Thursday, March 08, 2007

Today, tragedy and truth.

Compounding the absolute tragedy of a fairly rural county, even one with a university within its borders, losing its entire public library system is the fact that on a personal level, this county is the one Trevor and I were numero uno shortlisting for relocation after he gets his LIBRARY AND INFORMATION SCIENCES DEGREE. Goo times infinity.

So, as I loathe to dwell on tragedy, on to truth: the speech by Courtney Love on the crooks that are major label record companies is old, but I was just made aware of its existence courtesy of Bil.

While I am totally on board with her on record companies, contracts, and, relatedly, the ulterior motives behind the Digital Millenium Copyright Act, many of you who read this blog also know that I am fierce about the reality of artist flexibility in the 21st century, artist/fan connections in the internet age, and how much that bond is important to the survival of quality music. This is what speaks to me most in her speech:

I live on tips. Occasionally, I'm going to get stiffed, but that's OK. If I work hard and I'm doing good work, I believe that the people who enjoy it are going to want to come directly to me and get my music because it sounds better, since it's mastered and packaged by me personally. I'm providing an honest, real experience. Period.

[...]

I'm looking for people to help connect me to more fans, because I believe fans will leave a tip based on the enjoyment and service I provide. I'm not scared of them getting a preview. It really is going to be a global village where a billion people have access to one artist and a billion people can leave a tip if they want to.


Amen sister. Artists who fully engage with their work and don't compromise their vision make good records. If those artists who engage with their work in this way then fully engage with their fans, they cultivate loyal fans of their good work. These fans, who, yes, have the option to download a song for free in 15 seconds, will also want to support the artist. These fans will leave a tip, encourage others to do so as well, and respect the artist as a human being. That is the responsibility of fans on the two-way street called musical appreciation.

This is why I love bands like The Decemberists, and artists like Trent Reznor, Neko Case, and, hola and surprise, David to the frikken J. The first band to release a video for download on BitTorrent, The Decemberists continue to give their fans perks and incentives to buy their incredible music. Leaking their singles from their last album, offering free mp3s of an album with a vinyl album purchase, and making kickball dates with their registered forum fans on stops on their US tour -- that is flexibility and creativity, and lasting connections that people respect. Neko Case continues to walk the walk with the homegrown DIY music tip, and I can tell you I've never met someone more honest and real and dedicated to her fanbase who also creates such astonishing music. I hear Trent Reznor offers his fans reasonable membership rates to a fan club that allows for presale ticketing, early entry to shows, and meet and greets where he does anything from previewing songs for fans to buying pizza for them and taking time to meet and shake hands with every single person who attends. Class.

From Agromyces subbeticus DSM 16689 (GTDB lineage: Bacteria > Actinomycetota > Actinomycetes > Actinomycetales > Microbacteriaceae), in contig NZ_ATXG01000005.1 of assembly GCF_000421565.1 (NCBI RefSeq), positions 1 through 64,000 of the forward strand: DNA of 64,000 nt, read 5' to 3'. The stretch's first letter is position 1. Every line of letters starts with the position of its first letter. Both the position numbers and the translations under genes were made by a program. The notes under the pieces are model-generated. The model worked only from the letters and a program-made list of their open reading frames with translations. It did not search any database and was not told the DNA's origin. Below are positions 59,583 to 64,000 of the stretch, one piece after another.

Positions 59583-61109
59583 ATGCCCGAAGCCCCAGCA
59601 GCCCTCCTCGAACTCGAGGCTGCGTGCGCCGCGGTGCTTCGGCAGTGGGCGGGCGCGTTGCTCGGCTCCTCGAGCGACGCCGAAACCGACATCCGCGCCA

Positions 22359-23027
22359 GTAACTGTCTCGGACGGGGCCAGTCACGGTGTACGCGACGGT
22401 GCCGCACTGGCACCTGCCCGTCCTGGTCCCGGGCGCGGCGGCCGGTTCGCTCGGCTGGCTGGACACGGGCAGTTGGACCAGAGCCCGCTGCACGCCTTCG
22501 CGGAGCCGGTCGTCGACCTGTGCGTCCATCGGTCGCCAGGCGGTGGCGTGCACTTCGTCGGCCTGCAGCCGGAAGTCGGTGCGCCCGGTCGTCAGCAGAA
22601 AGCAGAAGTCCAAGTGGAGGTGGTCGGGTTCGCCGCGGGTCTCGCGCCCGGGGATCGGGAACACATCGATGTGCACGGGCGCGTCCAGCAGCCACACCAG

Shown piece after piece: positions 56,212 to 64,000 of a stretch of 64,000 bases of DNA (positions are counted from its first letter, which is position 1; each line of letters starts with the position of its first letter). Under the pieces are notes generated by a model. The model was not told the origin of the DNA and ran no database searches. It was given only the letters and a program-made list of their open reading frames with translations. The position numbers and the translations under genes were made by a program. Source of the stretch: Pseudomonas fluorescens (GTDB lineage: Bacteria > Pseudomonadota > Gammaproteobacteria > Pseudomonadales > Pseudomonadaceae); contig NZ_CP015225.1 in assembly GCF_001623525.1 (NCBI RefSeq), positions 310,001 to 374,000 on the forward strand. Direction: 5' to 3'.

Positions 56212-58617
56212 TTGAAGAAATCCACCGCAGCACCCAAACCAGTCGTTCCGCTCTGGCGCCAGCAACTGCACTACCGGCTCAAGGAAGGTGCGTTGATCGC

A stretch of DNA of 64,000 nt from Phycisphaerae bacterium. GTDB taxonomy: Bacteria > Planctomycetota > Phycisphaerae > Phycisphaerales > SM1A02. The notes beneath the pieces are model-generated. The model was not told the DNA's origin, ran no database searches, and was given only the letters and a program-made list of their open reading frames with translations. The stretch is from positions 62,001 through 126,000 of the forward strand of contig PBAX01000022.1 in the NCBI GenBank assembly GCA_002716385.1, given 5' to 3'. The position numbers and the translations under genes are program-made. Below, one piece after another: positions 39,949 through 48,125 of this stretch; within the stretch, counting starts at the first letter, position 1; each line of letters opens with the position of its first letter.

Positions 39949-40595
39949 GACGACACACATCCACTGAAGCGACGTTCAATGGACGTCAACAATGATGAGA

And David J. Everyone knows I'm a fangirl so I'm biased, but the truth is he works like hell and hustles his beautiful and diverse work like nobody's business. Free previews and downloads of his songs are available on his MySpace and on his meticulously maintained website, and anything I've ever ordered from him comes with a little something extra or a personal note. He actively pursues varied projects, keeps his fans in the loop with unique personal anecdotes, and he takes time out to talk to fans at shows. I know, all this and he gives great backrubs, kisses babies, and performs exorcisms too. ;)

NP: Aoki Takamasa and Tujiko Noriko's 28. Ahhhhhh.

Oops, last thing -- more reasons to love Cali.

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1 Comments:

Blogger stardust_savant said...

Wow, I cannot believe that an entire public library system is shutting down! I could never live in a place without a public library. At least once a week I make a trip by the library for a book or a movie and have been doing so since I was in middle school. If my county closed the libraries, I would move. How very very sad.

March 9, 2007 at 8:54:00 PM PST  

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